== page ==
Whitby gallery breathes arts and culture into community life

Photo by Jessica Stoiku

Olexander Wlasenko, curator at the Whitby Station Gallery.

Durham Region is home to many historic gems. The Whitby Station Gallery has a history of housing artistic talents as it reaches its 50th anniversary this year.

“Station Gallery is often compared to a hidden gem that continues to surprise and reveal itself time and time again,” says Olexander Wlasenko, curator at the gallery.

Quite often guests have stepped through the gallery’s doors for the first time after living many years in the region, according to Wlasenko. He considers the gallery to be a great discovery.

“We’re a warm and welcoming cultural hub…[I] just love to have my hand on the creative pulse of the region and beyond with my curatorial duties here.” says Wlasenko.

The Station Gallery’s mission is to connect and educate the diverse communities of Durham through arts and culture.

“The most exhilarating thing for each exhibition is that you learn something that you might otherwise guess at. Learning about another culture,” says Wlasenko. “Our awareness of cultural diversity is a mutual exchange at Station Gallery. It’s a true priority.”

Together We Rise in as upcoming exhibition in February that will showcase artwork for Black History Month.

“This group exhibition will explore Black identity and the personal creative expression of Black Canadian contemporary artists of Afro-Caribbean descent,” says Wlasenko. “I’m currently researching an illustrated art talk that explores the vibrant visual culture of Africa, the Caribbean and their respective diasporic communities around the globe.”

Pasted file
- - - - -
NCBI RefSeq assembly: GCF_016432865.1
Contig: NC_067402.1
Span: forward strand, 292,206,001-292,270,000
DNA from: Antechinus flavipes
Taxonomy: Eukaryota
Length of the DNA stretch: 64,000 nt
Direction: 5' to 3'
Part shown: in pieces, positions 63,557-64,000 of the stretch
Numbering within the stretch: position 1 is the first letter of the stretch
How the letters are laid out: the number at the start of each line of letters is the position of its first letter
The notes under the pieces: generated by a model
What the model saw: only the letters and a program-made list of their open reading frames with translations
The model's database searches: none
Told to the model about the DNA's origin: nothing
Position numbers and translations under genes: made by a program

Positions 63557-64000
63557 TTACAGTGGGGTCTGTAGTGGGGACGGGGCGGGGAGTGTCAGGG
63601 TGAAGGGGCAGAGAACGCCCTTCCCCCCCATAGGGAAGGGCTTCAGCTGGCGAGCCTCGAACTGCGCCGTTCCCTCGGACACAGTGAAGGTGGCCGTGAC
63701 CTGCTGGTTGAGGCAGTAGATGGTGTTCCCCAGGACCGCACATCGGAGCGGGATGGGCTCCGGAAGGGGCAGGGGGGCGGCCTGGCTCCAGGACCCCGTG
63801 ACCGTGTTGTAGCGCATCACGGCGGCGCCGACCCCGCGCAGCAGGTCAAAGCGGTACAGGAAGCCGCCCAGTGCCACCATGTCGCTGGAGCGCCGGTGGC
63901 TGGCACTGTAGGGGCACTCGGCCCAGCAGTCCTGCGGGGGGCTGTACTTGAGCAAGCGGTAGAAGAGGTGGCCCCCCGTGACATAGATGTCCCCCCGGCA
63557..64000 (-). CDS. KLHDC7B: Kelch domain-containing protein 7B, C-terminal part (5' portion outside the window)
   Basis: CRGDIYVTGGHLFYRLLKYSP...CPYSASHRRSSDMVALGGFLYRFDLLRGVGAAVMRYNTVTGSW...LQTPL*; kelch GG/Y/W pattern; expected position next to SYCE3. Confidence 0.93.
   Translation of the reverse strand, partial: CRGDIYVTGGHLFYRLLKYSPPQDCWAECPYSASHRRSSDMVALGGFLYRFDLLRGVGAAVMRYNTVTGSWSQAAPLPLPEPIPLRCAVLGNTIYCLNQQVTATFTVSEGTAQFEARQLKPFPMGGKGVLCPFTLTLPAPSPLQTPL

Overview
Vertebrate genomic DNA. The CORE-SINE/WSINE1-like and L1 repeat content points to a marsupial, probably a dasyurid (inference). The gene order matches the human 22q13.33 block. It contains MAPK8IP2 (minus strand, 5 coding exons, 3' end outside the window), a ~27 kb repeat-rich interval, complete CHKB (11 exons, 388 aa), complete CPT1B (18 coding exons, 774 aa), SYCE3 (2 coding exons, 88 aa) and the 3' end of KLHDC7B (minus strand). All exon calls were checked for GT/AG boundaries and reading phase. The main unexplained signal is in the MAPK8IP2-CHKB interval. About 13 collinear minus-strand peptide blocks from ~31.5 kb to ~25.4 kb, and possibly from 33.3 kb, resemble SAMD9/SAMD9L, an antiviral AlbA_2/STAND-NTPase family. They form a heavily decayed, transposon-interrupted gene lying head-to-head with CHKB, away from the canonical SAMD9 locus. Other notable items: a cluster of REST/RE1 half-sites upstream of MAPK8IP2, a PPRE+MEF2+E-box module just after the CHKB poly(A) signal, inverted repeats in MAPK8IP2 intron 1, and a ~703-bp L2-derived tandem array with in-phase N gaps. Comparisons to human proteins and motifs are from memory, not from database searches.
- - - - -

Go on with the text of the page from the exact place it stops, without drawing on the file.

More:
The art talk is called When our Souls Dream, and will show at the gallery February 6

The team at Station Gallery has faced many challenges over the years, but has been able to turn their obstacles into achievements.

“At times I’d worry about something that in the end will turn out alright, and even flourish,” Wlasenko says.

And example of this is the exhibition the Durham College fine art students put on for their first show, which has now become an annual tradition.

According to Wlasenko, the team was scrambling to fill three weeks of open space on a short deadline.

“The Durham College students had work ready… and were able to fill the gallery immediately. DC saved the day… From that DIY popup show, grew a long-standing partnership that’s now in its 10th year,” says Wlaskeno.

According to Wlasenko, a career in the arts can be exhilarating, rewarding and at times challenging. He believes it’s important for young artists to have a diverse set of skills in order to become successful.

“Being an artist is an increasingly diversified skill-set that requires a balance of adaptability, agility, curiosity and above all, creativity,” says Wlasenko. “A life in art isn’t so much a sprint to the finish line… it’s a marathon filled with a life-time of self-awareness and new experiences.”

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Jessica Stoiku is a second year journalism student at Durham College. With a passion for writing, she enjoys exposing the arts and culture stories of people within the community for The Chronicle. She hopes to work for a publication that focuses on human interest and issues on a broader scale.